It's early evening, getting to be dusk. You spent the day at the beach, splashing with your girlfriends, huddling on the towel to discuss all the boys on the beach, too shy to flirt but giggling just at the thought of it. Your skin has that dry, tight feeling of skin that's been exposed to sunshine all day. You and your friends have left the beach to walk the trail around the lake, talking the whole time of course, glancing occasionally to notice how incredible the water looks - that blue green colour this lake turns on a summer day when the light hits it just right. Someday when you are older, you might take limnology and understand the science behind the gorgeous color of the water, but right now you are content to just stare into the depths and admire what you do not understand.
At Dead Man's Point, you and your friends leave the shady trail to walk back out into the sun. From here, you can see the beach off in the distance, quiet now, the lifeguards pulling in the ropes, parents tugging their children over to the parking lot. It's summer time, and a whole lazy week stretches ahead of you. Someday, you will look back and realize how privileged you were, to have a carefree summer of laughing and camping and swimming, a life in which the most important decision is which flavor of ice cream to order, but right now you don't know any different. You think that the whole world is golden, filled with slanting evening light that ripples across trees.
The water in this lake is clear, so beautifully clear that when you stand on the edge of the rock shelf and look down, the urge to dive in is overwhelming. You don't really understand that urge, that tugging that comes from somewhere deep inside, any more than you understand what makes you giggle now at the sight of a boy who last year was just an annoying kid in math class. You let the warmth slip over your toes, and then your ankles.
Bold friend comes over to whisper, "Hey, let's take a swim."
Why is she whispering? There is no one else around. The trail is empty. But the hushed tone makes the whole prospect somehow more exciting. You point to the "No Swimming" sign. Bold Friend shrugs, takes the striped beach towel from her shoulders, and hangs it from the sign. Oh, how clever. You all giggle at her boldness. What if a park ranger comes by?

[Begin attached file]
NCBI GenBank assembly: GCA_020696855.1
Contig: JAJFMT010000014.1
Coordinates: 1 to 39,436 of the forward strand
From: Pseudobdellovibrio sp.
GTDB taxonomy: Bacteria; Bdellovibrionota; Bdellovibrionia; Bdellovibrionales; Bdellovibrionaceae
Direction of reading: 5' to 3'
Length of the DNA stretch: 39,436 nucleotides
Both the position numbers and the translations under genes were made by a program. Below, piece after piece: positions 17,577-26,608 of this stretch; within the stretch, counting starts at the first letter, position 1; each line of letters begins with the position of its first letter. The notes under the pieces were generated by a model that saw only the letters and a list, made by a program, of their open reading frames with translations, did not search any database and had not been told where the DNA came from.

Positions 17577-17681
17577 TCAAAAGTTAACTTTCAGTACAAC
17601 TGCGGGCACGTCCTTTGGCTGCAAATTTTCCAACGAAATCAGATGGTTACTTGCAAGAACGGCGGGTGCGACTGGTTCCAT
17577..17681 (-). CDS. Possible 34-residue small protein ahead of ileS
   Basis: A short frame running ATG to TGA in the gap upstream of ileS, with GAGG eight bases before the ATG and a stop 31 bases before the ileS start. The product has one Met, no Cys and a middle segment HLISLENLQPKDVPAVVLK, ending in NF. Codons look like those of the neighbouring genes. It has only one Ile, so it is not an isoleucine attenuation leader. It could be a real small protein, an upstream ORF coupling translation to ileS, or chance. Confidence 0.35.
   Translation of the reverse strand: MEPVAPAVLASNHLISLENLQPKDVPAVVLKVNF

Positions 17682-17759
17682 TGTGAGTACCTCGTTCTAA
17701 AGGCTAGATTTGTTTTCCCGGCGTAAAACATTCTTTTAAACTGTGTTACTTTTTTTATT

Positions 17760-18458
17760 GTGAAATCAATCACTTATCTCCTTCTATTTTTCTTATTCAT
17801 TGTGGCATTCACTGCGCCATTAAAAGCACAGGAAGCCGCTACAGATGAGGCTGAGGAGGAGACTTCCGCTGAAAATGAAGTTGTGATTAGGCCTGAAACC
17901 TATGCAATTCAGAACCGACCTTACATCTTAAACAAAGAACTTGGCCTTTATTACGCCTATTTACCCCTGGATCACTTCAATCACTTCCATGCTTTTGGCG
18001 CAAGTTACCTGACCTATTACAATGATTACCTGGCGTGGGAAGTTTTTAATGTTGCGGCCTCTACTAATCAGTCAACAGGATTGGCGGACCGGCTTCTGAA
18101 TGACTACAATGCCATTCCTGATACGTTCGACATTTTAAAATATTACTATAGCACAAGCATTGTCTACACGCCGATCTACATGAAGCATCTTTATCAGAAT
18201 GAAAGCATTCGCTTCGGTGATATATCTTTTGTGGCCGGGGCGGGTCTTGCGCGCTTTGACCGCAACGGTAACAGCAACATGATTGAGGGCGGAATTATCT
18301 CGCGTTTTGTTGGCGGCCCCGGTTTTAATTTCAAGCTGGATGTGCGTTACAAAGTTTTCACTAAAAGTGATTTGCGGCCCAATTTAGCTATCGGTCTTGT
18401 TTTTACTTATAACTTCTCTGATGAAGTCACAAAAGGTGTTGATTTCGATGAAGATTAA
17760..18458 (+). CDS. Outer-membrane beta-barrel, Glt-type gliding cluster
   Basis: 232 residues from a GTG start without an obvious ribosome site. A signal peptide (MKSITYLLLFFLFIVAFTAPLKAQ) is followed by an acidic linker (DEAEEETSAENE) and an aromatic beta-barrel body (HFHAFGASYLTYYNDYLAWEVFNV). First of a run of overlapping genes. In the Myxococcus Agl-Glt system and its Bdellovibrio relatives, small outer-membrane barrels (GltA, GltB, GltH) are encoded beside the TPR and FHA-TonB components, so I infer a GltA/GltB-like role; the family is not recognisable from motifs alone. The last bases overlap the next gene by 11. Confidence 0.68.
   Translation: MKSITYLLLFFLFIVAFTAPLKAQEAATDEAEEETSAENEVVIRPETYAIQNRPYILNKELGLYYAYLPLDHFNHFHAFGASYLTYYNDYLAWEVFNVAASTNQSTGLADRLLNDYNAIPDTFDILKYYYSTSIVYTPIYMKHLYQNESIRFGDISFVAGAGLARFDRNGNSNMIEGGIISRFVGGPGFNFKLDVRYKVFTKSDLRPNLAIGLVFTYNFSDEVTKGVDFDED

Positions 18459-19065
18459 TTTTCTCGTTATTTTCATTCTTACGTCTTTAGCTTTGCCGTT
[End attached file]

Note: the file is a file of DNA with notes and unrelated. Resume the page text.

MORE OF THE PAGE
Bold Friend begins taking off her clothes. She is standing near the water, unafraid. You pull back, making sure cedar trees hide you from the view of anyone who might come along the trail. You and Quiet Friend look at each other and come to a decision. Both at the same time, you step out of your cut-off shorts, piling them under the cedar trees. By now, Bold Friend is naked. She looks so different than she did a year ago. She has breasts, now, and hips, a waist that curves in. You and Quiet Friend exchange another look.
"Come on," says Bold Friend. She steps to the edge of the cliff, takes a fast look in the direction of the now-deserted beach, and dives in.
Watching her body slip into all the blue-greenness is too much to resist. And now that Bold Friend is no longer watching, it's easier to pull off shirt, bra, and panties. Quiet Friend blushes as she piles your clothes under the trees and takes another glance down the trail. You've been best friends since first grade so you can tell what she is thinking. What if those boys from the beach came walking by? The thought turns her face red. She moves quickly to the edge and goes in quietly, feet first.
Now it is your turn. You leave the safety, the shelter, the warm spicy smell of the cedar trees, and walk deliberately out to the end of the rock shelf. For a moment you stand there, letting light touch your skin. Then you hear a rustle in the trees, a chipmunk perhaps, or a park ranger come to enforce rules: the thought brings shivers. Without looking back, you dive into the water.
When you swim with no clothes on, nothing holds you back. The lake touches your skin, touches all of you, surrounds you, holds you. You are fully aware of your body, every part of you, and yet you are hidden from the outside world, from the human world of land and air. You dive into blue-greenness, and up close, it's all clear, all transparent, all fluid and moving and open, ready to take you in. Once you've been touched by a lake in this way, you are changed by that touch, transformed by that wetness. Your relationship with the lake will be changed forever.
You will return to that lake year after year, sometimes when you are alone and need a place where you can cry, and sometimes with a person you love, as a way of bonding that person forever into your memories and yourself. You will walk by this spot with your children and with your parents, with anyone who becomes important to you. On the last cold day of February, you will ski to the edge of the lake and stare out across the ice, remembering the first time you dove into the lake naked.